2004 Denver Annual Meeting (November 7–10, 2004)

Paper No. 3
Presentation Time: 2:10 PM


CHADWICK, Oliver A., Department of Geography, University of California, Santa Barbara, CA 93016, oac@geog.ucsb.edu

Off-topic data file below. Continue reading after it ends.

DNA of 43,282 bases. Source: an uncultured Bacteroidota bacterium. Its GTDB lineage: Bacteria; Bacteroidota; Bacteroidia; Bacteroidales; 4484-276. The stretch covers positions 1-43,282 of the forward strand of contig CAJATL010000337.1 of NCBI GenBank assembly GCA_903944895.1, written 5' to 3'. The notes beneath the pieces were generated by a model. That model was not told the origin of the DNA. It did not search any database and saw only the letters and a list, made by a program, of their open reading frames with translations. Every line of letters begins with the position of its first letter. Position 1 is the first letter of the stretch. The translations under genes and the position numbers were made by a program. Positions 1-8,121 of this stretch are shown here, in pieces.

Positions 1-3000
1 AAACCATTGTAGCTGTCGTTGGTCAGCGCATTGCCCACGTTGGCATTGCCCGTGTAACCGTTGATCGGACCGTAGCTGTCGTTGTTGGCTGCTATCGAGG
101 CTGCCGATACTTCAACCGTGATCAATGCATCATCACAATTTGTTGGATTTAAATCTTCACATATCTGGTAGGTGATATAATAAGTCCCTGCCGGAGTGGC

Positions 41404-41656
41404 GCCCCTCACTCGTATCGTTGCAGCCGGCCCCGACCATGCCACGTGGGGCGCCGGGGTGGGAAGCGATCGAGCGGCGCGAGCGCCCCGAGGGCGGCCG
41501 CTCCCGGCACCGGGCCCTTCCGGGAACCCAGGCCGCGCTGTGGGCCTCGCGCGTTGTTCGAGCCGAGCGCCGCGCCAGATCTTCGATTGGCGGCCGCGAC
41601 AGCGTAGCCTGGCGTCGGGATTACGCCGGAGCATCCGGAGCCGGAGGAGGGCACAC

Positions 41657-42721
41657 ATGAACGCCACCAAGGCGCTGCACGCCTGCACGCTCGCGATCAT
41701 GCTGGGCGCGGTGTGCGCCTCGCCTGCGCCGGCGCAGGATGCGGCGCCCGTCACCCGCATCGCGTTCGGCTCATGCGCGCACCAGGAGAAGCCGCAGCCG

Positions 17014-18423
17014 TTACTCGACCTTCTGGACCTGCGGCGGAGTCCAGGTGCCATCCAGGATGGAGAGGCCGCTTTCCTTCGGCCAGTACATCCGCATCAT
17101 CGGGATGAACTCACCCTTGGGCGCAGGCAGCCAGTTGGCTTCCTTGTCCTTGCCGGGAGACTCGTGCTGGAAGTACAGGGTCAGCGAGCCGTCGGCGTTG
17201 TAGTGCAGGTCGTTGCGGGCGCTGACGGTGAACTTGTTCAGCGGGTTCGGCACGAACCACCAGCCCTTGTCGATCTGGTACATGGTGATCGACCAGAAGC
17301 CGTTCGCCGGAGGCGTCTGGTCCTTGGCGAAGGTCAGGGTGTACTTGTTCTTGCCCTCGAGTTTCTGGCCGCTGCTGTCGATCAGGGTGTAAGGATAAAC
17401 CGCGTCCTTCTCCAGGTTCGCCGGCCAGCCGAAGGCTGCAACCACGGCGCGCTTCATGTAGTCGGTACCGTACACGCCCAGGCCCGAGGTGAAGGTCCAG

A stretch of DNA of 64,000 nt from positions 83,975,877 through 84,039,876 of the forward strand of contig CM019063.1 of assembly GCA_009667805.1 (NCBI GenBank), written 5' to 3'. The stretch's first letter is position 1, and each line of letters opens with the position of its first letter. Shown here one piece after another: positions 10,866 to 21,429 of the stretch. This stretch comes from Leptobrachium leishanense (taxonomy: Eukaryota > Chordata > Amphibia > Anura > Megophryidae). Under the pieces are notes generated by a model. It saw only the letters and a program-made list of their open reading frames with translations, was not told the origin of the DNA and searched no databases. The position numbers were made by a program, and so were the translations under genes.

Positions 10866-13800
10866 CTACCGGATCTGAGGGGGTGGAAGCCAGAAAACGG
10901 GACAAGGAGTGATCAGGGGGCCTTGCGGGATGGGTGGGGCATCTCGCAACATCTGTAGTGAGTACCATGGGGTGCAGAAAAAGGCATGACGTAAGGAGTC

Elemental mass balance calculations provide a convenient way of interpreting losses and gains attributable to weathering. They are however subject to variation in soil biogeochemical processes at the landscape scale. In the absence of significant physical erosion, elemental losses are usually assumed to indicate leaching of elements suggesting a dependence of weathering on effective moisture and more generally on climate. This is true but the dependence is strongly non-linear. In Hawaii, element balances are influenced by water balance with some surprising results. First, on moderately old lava flows (150 ky), there is a strong leaching threshold at the point where water balance changes from seasonal to year-round leaching. A second more selective threshold occurs at low rainfall where leaching is ineffective but plant pumping of bioavailable elements leads to element concentration at the soil surface. Even in the absence of water erosion, the dead biomass and surface soil organic matter is subject to wind erosion leading to significant long-term losses of elements that are usually measured as indicators of weathering intensity (e.g. Ca, Si). Arid zone elemental losses lead to an interesting paradox: water flux is low and element loss though measurable does not contribute directly to dissolved load. In intermediate rainfall zones leaching losses are lower than at high rainfall because evapotranspiration removes much of the moisture, at the same time vegetation remains vigorous and more of the biocycled elements are returned to soil without being lost through wind erosion. In this intermediate zone, primary minerals are broken down but elements are conserved within profiles. These relationships among rainfall, leaching and biocycling are time dependent and are far less strongly expressed on young lava flows and more strongly expressed on old ones. Hawaii provides an unparalleled opportunity to quantify the impact of climate one weathering and soil development. I will analyze the influence of climate on weathering using data gathered from several climosequences on different age lava flows.